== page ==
Six Strategies for IT Cost Allocation

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Increasingly, IT managers need to communicate the value of IT and reduce costs while maintaining quality. As a result, they need more visibility into the full costs of IT services to understand the cost burden placed on IT by specific business units. There are many methods for determining this "cost allocation" -- the trick is finding the best approach to provide the most accurate data.

Allocation strategies fall into six main categories:

  1. Even Spread - Dividing IT costs evenly among business units is the easiest way to perform cost allocation. With this approach, IT cost data is simply split into equal parts. For example, a company might spend $1M on server maintenance each year. If the company has 1,000 servers, that means they spend $1,000 annually per server. The Even Spread method makes good sense for a company that is in the early days of scrutinizing IT spending and wants to quickly establish a starting point.
  2. Manually Assigned Percentage – This method provides more accurate cost assignment than the Even Spread methodology. With this allocation model, someone in the company who can provide an educated guess of how costs should flow will assign percentages to various categories. For example, if the server maintenance team spent half of their time working on five troublesome servers, each of those servers could get 10 percent of the maintenance costs, or 50 percent of the total maintenance cost budget. This method recognizes there are generally some services consuming a greater share of IT resources than others. In many instances, the data in this method already exists in a spreadsheet-based financial model.
  3. Manually Weighted - With this allocation system, percentages are no longer important. Instead of adding up expense columns to total 100 percent, a model owner would plug in whole numbers, representing consumption or activity. The manual weightings have an advantage over percentages because they are rooted in solid numbers. With this approach, each asset (i.e. a server) is assigned its weighted share of the total expense and when totaled together, the named asset is linked to the cost of the particular application being supported (i.e. CRM).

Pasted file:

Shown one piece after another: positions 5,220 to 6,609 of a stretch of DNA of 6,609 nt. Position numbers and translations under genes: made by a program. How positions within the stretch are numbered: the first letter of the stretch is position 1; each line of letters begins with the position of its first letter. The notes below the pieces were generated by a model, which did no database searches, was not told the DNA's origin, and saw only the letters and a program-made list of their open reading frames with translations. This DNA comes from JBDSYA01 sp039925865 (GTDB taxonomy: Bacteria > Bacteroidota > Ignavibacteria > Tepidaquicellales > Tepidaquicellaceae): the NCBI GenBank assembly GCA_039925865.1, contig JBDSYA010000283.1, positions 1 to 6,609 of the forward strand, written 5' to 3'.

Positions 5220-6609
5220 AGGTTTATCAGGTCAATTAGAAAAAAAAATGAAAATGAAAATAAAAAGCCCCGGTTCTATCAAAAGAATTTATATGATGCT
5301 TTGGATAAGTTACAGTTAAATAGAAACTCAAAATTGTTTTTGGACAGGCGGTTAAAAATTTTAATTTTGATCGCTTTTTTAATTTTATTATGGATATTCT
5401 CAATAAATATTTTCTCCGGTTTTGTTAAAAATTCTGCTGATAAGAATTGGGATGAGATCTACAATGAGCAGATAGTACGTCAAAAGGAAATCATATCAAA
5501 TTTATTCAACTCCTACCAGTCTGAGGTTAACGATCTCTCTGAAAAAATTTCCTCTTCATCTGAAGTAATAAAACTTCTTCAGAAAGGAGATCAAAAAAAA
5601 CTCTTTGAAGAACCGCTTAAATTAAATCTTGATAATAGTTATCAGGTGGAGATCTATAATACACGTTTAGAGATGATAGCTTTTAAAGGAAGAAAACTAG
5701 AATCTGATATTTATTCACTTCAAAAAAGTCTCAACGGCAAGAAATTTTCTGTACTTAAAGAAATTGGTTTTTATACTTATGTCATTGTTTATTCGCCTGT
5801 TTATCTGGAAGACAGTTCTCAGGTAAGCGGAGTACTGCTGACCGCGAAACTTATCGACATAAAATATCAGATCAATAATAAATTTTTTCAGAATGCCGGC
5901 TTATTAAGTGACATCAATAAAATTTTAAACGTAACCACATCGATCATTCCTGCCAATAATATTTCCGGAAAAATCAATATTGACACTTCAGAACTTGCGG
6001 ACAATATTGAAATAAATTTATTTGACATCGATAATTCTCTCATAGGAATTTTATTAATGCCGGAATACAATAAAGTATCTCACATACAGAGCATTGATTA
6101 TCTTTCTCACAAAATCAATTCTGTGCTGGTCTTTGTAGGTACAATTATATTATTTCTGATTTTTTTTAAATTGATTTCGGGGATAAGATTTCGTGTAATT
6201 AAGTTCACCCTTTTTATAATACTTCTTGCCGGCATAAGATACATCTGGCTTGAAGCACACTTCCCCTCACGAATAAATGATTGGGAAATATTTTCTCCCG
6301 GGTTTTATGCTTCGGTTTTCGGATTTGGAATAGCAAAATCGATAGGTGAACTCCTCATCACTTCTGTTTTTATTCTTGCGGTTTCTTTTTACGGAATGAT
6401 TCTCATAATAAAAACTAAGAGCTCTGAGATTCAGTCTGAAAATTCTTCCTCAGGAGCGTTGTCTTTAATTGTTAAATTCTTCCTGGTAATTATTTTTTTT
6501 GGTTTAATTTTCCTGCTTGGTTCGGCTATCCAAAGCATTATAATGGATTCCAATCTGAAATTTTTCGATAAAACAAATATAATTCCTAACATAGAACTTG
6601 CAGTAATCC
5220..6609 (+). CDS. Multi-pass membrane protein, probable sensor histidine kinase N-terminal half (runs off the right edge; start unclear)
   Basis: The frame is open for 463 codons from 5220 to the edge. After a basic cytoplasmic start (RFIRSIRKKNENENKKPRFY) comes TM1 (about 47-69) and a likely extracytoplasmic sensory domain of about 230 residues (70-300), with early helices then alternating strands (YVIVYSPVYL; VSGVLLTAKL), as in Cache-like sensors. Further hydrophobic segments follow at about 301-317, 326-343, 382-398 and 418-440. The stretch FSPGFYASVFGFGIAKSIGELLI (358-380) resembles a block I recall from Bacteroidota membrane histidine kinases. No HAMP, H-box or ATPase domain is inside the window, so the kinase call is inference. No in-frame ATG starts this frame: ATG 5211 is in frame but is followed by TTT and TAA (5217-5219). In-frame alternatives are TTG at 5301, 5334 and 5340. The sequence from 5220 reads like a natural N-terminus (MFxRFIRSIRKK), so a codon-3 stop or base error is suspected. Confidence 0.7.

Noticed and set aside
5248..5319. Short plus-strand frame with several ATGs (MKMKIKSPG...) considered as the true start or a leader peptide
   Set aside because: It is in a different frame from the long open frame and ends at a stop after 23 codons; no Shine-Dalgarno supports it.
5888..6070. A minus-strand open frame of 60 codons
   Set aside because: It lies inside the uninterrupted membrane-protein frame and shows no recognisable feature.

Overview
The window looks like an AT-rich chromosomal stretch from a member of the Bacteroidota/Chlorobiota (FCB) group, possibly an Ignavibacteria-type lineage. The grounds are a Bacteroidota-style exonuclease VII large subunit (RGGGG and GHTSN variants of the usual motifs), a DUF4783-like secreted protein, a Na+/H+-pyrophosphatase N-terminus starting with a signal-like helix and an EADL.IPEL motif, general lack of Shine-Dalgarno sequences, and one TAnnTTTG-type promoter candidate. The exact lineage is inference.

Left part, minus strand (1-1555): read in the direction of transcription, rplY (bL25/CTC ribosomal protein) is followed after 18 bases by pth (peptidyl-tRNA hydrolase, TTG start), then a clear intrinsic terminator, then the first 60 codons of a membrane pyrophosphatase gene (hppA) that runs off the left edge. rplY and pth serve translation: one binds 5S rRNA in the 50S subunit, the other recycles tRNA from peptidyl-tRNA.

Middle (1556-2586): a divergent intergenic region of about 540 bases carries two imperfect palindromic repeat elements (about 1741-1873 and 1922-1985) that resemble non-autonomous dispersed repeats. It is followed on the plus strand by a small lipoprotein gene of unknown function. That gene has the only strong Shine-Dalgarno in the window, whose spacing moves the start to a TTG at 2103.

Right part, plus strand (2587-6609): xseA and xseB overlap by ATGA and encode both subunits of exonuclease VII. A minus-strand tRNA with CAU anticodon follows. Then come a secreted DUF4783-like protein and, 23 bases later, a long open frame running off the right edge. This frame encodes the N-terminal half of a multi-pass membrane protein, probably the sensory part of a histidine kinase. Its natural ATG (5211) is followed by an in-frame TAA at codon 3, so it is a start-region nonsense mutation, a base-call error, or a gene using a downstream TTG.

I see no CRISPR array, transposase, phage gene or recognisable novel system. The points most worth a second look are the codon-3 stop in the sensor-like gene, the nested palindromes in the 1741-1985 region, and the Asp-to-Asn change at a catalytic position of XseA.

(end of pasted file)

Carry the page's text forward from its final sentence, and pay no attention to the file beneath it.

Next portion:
4. Direct Spend Weighting of Shared Expenses – This allocation strategy typically weighs shared expenses as a portion of overall spend. For example, an entire company may share a help desk or an email database, but dividing those expenses evenly across departments may neither be fair or accurate. To determine how much each department should pay, the cost-based method leverages other IT spending. Suppose a company has $10 million of shared IT expenses and $100 million of IT spending attributed to individual departments. The legal department spends $50 million on IT expenses, or half of the company's IT spending. Therefore, we can then assign half of the $10 million of shared IT expenses, or $5 million, to this department. Grand total for Legal: $50M + $5M = $55M. This strategy is advantageous because it requires no new data. The weighting of attributed dollars is the data.
  5. Activity Based Costing (ABC) – This method is even more accurate and tracks IT activity that actually happened -- as captured in a system of record -- and then uses those numbers to distribute shared costs. For example, helpdesk costs get allocated according to per-ticket costs that were driven by the helpdesk users. In IT, ABC is most popular where the usage data exists in a readily consumable format, so helpdesks and asset management systems are good sources of activity data. With ABC, each business division can be assured costs are being fairly allocated, not estimated. When a business unit can see they are being charged based on actual usage, they're less likely to object to the charge and more likely to be cognizant of how they're consuming IT services.
  6. Multi-dimensional – This strategy is a mix of strategies described above, in order to produce a new weighting. The multi-dimensional strategy consists of using two or more dimensions of data at once, in order to produce a single weighting for use in cost allocation. Picture a model with a cost pool of network charges, and above that, a pool of application charges. The goal is to allocate from network costs to the various applications. A multi-dimensional approach might say, "Take the web applications and multiply, for each one, (a) the number of logins, times (b) the number of critical network-related tickets." So, each web application gets a weighting that splits up a subset of network charges across the web applications.

Cost allocations are a core component of any IT financial model that aims to express cost in a manner that makes sense to business consumers. It is common to find several strategies in play at once, with strategies evolving over time and becoming more sophisticated when better data becomes available.

- Jesse Lee, Senior Director, Technical Product Marketing

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Voices (2)

  1. Jerry Wertelecky:

    Do you guys have a use case for each of the above.

  2. Michal:

    thank you for this overview. I’m not sure if I understand method number 3. Could you please provide some example? I would really appreciate it.

    Many thanks

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